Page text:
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What do the Manafort and Gates indictments mean for foreign lobbyists in the US? Open in fullscreen

Sam Fouad

What do the Manafort and Gates indictments mean for foreign lobbyists in the US?

Paul Manafort lobbied Kurdish officials for a Russian oil pipeline deal during their referendum [WashPo/Getty]

Date of publication: 2 November, 2017

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Comment: The indictments of former senior Trump aides is a wake-up call that foreign lobbyists must obey the law, writes Sam Fouad.

On October 30, President Trump's former campaign chairman Paul Manafort and his business associate Rick Gates were indicted and charged with twelve counts related to money laundering, tax evasion and foreign lobbying.

Both men have pleaded not guilty.

Charges handed down by special counsel Robert Mueller stated that Manafort and Gates worked as unregistered agents, providing political consulting and lobbying work in Ukraine at least between 2006 and 2017. They were both paid millions of dollars for their work with Ukraine's pro-Russian former president, Viktor Yanukovych.

The men are alleged to have laundered the money through offshore accounts in tax havens, such as Cyprus, and various shell companies based in the United States.

Mueller's team allege that more than $75 million had passed through these offshore accounts, and that Manafort had laundered more than $18 million to use on real estate in New York and Virginia, in addition to luxury goods, such as Range Rover and Mercedes-Benz vehicles, and services, such as house cleaning.

Gates also joined Manafort on the Trump campaign, but remained on the team, even after Manafort was forced to resign



Rick Gates was also accused of money laundering, but as Manafort's associate, he had more of the menial work, which included fabricating tax documentation and lying about their roles as foreign agents. Gates' relationship with Manafort goes
back to the 1980s, when he interned at Black, Manafort, Stone and Kelly - a lobbying firm cofounded by Manafort and longtime Republican operative Roger Stone.

Gates also joined Manafort on the Trump campaign, but remained on the team, even after Manafort was forced to resign.

Gates then moved on to work with the Republican National Committee, as well as the Trump Inaugural Committee. While at Manafort's consulting firm, both men worked often with Russian and pro-Russian Ukrainian clients.

These charges beg the question: what is the current state of American influence within international political consulting? In addition to working in Ukraine and Russia, Paul Manafort has also worked in the Philippines, and has most recently worked alongside the Kurdish Regional Government in their bid for
independence.

For one, it can be expected that international consulting and lobbying will most likely face more regulation and scrutiny.

As one Republican
consultant states: "International lobbying is the Wild West. It's not policed very effectively."

In fact, foreign lobbyists are already starting to feel the pressure. One foreign lobbyist has conveyed that many in the field used to feel comfortable with being lax when it came to the law because they knew they would not be prosecuted.

Mueller's charges also show that the United States government is coming down hard on foreign consulting and lobbying



Now he says that there's a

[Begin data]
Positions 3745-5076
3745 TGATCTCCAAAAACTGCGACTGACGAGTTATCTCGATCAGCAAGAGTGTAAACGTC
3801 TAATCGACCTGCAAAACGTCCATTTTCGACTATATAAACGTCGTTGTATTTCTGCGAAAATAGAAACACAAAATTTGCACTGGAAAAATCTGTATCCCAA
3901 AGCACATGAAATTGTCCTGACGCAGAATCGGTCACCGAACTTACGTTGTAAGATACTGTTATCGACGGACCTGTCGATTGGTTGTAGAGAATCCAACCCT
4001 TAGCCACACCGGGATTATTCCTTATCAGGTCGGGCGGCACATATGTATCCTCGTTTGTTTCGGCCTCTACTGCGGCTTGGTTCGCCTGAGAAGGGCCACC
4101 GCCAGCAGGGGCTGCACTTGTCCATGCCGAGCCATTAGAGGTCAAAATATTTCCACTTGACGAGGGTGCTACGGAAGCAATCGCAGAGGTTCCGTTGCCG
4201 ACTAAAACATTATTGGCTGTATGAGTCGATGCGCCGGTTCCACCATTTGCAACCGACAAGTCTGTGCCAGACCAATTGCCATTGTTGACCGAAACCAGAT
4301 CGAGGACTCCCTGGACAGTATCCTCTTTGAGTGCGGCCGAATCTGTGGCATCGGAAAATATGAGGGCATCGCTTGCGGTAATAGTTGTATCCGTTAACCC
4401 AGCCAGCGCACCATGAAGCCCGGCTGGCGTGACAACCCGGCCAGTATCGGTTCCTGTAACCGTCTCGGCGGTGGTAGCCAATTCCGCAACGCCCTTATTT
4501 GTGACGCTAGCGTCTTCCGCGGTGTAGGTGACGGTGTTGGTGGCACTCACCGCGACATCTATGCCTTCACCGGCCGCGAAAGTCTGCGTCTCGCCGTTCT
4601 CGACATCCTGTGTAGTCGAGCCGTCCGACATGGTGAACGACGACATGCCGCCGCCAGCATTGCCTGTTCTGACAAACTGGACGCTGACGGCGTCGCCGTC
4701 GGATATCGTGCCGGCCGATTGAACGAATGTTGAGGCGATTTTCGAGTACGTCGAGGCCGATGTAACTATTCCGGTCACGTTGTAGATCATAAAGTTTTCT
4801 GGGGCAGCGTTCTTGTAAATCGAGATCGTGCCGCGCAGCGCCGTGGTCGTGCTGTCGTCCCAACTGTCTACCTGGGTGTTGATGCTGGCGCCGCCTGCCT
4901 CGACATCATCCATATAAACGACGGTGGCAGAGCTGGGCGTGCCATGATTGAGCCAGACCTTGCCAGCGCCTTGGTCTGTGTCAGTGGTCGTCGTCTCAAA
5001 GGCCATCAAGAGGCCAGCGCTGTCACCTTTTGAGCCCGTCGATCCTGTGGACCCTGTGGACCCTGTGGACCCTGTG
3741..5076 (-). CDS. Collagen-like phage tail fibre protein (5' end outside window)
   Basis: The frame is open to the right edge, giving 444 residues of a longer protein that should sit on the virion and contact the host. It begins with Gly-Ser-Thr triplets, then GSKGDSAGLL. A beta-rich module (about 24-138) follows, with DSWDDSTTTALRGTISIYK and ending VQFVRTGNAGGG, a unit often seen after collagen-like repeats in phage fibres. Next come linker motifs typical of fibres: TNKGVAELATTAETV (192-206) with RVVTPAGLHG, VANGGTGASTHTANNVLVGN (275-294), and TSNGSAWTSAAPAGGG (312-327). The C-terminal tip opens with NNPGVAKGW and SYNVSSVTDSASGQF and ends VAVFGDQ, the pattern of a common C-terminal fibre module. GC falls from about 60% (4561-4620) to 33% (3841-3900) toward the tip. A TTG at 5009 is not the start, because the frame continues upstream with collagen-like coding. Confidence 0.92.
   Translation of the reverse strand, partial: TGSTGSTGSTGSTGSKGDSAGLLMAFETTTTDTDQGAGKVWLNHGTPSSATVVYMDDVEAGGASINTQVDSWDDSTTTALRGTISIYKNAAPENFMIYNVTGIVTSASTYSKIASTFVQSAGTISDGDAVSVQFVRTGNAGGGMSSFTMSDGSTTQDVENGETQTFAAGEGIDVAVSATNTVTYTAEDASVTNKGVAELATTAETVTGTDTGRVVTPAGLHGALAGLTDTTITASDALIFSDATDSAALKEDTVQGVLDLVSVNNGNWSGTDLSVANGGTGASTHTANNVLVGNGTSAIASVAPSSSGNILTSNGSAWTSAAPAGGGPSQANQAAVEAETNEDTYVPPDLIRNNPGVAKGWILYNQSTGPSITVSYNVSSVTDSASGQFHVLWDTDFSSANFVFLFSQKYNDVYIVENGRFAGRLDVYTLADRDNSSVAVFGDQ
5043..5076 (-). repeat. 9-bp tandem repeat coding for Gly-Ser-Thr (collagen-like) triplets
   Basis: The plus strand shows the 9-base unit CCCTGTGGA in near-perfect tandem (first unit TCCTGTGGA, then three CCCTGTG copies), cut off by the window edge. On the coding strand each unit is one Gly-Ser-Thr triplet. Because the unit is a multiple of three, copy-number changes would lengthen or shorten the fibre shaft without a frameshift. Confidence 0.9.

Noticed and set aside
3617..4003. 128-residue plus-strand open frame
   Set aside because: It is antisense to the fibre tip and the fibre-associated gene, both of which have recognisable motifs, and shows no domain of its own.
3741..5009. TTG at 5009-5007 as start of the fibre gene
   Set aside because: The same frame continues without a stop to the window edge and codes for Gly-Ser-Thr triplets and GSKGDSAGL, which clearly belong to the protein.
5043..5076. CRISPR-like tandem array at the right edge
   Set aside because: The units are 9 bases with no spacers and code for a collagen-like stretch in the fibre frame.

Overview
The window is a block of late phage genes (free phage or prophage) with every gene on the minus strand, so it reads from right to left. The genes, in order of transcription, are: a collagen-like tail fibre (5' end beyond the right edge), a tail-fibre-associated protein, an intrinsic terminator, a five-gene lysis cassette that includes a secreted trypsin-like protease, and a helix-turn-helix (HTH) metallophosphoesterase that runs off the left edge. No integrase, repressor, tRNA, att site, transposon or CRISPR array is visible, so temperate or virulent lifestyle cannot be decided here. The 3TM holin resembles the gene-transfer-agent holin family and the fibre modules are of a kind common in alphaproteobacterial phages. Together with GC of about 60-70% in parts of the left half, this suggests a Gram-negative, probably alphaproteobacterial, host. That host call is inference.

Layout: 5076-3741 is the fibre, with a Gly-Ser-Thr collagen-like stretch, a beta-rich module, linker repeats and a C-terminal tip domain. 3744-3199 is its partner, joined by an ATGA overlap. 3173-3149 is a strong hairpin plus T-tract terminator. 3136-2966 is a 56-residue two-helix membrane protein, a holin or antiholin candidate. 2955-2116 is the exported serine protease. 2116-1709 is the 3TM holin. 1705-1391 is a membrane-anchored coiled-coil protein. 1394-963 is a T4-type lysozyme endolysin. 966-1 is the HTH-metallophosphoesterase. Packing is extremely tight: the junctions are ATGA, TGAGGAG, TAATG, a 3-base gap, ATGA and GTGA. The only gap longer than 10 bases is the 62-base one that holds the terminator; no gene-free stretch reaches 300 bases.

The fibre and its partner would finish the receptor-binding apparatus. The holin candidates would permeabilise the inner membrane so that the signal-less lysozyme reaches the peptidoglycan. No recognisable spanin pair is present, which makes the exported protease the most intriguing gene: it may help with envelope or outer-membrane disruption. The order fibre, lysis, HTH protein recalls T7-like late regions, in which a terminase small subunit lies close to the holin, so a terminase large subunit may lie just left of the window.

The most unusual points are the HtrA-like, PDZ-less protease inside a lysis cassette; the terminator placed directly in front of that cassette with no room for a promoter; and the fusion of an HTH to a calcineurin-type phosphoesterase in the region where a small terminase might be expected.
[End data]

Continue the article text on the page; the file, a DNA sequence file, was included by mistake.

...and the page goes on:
growing fear that the Justice Department will now prosecute lobbyists, instead of working with them to guarantee compliance. In validation of those fears, Senator Chuck Grassley and Representative Mike Johnson have already proposed bills that would address requirements for international lobbying and consulting.

While these indictments do not directly tie President Trump with foreign (Russian) collusion during the campaign, they do show that many of the people he had hired for the campaign had ties - business or otherwise - with Russian or pro-Russian figures. Mueller's charges also show that the United States government is coming down hard on foreign consulting and lobbying.

Another former Trump connection who has also been caught up in the "Wild West" of foreign lobbying is Michael Flynn.
Flynn had been paid $600,000 by a Turkish man in order to lobby President Trump on behalf of the Turkish and Russian governments.

Although he
resigned from his post as national security advisor back in February, White House officials were reportedly relieved that Manafort and Gates were the first to be indicted, instead of Flynn. The thinking behind this is that Manafort held a campaign job, while Flynn held a high-level position during Trump's presidency.

Mueller's team is believed to have enough information to also indict Michael Flynn, although only time will tell if that is the case.

While it remains to be seen if foreign governments or businesses will now hesitate to work with American foreign lobbyists, the fact of the matter is that Mueller's indictment of Manafort and Gates, with Flynn's potentially coming down the pipeline, is serving as a wakeup call to all lobbyists - that compliance with the law is priority number one.

While these indictments are unique in that they also involved tax evasion, lying to authorities, and other charges, the repercussions for foreign lobbyists are being heard loud and clear.

Sam Fouad is a political consultant and a global affairs analyst based in Washington, DC.

Follow him on Twitter: @_saf155


Opinions expressed in this article remain those of the author, and do not necessarily represent those of The New Arab, its editorial board or staff.

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